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Stewart, W.A. (1964). Depersonalization. J. Amer. Psychoanal. Assn., 12:171-186.

(1964). Journal of the American Psychoanalytic Association, 12:171-186

Depersonalization

Walter A. Stewart, M.D.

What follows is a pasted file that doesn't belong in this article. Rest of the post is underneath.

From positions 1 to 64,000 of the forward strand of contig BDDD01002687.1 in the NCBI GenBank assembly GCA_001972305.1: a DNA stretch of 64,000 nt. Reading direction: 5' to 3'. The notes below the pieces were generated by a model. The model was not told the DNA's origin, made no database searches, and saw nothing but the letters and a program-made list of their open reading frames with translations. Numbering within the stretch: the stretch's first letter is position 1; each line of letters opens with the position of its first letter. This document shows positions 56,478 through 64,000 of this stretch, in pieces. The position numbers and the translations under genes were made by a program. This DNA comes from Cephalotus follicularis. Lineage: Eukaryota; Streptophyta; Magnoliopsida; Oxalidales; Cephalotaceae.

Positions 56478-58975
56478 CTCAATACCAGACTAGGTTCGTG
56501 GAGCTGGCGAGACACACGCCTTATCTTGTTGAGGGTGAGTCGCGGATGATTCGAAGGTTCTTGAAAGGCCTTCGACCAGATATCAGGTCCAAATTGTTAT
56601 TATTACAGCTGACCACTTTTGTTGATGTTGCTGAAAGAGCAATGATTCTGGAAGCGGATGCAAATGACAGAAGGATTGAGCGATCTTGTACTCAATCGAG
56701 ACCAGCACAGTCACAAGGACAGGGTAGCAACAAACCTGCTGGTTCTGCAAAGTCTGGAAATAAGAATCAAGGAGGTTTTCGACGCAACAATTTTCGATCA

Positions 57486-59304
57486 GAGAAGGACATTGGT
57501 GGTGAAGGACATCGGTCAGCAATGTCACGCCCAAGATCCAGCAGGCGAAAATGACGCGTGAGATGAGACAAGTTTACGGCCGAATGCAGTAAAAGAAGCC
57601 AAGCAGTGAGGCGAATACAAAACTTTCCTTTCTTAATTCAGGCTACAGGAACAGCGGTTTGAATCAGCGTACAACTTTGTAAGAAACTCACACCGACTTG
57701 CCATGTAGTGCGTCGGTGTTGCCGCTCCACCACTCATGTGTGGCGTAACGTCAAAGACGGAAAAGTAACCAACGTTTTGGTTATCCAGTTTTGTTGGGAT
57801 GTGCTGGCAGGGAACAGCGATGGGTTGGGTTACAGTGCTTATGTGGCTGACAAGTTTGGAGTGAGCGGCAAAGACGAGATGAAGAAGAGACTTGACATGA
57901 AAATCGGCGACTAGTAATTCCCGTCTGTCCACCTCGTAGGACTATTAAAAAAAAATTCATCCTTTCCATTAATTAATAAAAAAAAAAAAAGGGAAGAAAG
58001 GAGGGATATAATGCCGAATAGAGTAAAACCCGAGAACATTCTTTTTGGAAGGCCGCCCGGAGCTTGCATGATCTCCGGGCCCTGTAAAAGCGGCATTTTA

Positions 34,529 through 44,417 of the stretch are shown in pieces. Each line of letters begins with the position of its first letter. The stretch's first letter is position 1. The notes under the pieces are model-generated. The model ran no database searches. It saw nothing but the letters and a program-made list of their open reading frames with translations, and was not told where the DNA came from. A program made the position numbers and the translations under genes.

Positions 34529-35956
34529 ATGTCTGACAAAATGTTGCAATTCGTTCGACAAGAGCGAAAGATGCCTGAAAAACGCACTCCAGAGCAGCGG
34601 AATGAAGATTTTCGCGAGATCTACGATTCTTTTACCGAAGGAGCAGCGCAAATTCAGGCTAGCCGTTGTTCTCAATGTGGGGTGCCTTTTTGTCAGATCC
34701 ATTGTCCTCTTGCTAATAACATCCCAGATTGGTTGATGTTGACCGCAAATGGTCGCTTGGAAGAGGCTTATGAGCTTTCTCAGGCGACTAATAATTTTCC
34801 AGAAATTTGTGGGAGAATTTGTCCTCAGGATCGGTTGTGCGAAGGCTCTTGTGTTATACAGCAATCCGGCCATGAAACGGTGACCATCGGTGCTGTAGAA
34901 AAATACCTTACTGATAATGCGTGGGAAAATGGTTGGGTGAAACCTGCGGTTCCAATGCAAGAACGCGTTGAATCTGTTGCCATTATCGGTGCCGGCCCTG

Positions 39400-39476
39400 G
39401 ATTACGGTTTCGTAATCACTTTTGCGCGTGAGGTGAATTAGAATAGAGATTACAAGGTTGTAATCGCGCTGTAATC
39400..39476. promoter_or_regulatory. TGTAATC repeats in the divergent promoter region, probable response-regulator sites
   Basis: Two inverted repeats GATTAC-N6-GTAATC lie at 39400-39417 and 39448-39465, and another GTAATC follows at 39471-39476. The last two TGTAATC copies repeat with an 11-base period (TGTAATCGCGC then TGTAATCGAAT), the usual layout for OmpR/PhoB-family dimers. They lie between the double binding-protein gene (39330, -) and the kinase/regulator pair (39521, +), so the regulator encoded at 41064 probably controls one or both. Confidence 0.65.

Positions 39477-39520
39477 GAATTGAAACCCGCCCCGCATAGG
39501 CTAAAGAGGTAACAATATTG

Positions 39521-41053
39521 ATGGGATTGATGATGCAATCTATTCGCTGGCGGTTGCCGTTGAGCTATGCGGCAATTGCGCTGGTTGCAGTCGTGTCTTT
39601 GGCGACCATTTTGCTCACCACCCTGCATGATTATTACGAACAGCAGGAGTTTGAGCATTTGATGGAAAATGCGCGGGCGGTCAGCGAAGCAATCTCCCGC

Victor H. Rosen commented on the unusual nature of this panel: while no papers were to be presented, the members were far from unprepared; each had written on the subject extensively and had circulated his notes among the other members. In addition, the members had met on two occasions to share their views, a procedure which it was hoped would provide some order to the discussion and yet allow a degree of freedom and spontaneity. Rosen observed that depersonalization probably occurs more commonly than we realize and is often overlooked. James B. Cattell has described it as the third most frequent symptom seen in patients at a mental hospital, exceeded in frequency only by anxiety and depression. He suggested that when the analytic situation is confused, it may turn out to be evidence of the patient's unverbalized feelings of depersonalization or derealization. Rosen outlined briefly some questions which he thought the panel might attempt to discuss. For example: What is the essential phenomenology of the depersonalization-derealization syndrome? A definition of the boundaries of the subject is essential for all later discussion. What is the incidence of this phenomenon in mental illness? Does it carry a diagnostic or prognostic value? What experiences precipitate episodes of depersonalization? Are there specific external and internal conditions required for its appearance? How do the acute attacks of depersonalization come to an end? Are there specific libidinal points of fixation or defects in ego functioning? The last question would suggest some discussion of the role of perception and cognition and states of consciousness in the determination of depersonalization. The panel would undoubtedly discuss depersonalization as a defense. Rosen asked if one of the reasons for the use of depersonalization as a defense, might be the sudden shocklike nature of the trauma underlying it.

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